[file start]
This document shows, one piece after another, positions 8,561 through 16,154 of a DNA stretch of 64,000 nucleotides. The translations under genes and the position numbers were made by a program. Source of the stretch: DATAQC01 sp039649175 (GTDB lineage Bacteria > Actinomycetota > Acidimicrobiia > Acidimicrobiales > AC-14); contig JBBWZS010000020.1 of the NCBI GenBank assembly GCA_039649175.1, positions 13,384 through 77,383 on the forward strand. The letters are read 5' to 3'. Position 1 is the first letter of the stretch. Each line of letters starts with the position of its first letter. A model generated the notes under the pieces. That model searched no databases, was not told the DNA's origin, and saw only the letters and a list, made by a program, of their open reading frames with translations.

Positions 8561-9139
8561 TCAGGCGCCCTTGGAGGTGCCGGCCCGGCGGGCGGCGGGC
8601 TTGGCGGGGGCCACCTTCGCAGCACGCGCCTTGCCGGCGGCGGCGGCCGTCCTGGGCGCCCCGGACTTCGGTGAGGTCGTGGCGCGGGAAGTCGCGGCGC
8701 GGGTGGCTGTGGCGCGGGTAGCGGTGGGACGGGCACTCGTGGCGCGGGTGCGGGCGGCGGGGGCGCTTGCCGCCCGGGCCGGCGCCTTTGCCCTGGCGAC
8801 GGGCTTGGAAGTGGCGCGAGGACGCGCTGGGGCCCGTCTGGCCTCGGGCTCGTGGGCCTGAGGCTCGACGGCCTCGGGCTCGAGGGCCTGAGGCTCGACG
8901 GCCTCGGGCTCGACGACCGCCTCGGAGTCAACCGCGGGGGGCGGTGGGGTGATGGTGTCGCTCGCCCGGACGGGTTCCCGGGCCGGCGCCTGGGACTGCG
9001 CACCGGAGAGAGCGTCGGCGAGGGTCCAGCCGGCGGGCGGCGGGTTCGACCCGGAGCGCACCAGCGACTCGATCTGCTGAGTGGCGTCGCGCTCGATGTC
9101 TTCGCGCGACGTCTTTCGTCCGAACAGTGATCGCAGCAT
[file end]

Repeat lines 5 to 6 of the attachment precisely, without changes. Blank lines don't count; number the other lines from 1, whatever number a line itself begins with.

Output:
8701 GGGTGGCTGTGGCGCGGGTAGCGGTGGGACGGGCACTCGTGGCGCGGGTGCGGGCGGCGGGGGCGCTTGCCGCCCGGGCCGGCGCCTTTGCCCTGGCGAC
8801 GGGCTTGGAAGTGGCGCGAGGACGCGCTGGGGCCCGTCTGGCCTCGGGCTCGTGGGCCTGAGGCTCGACGGCCTCGGGCTCGAGGGCCTGAGGCTCGACG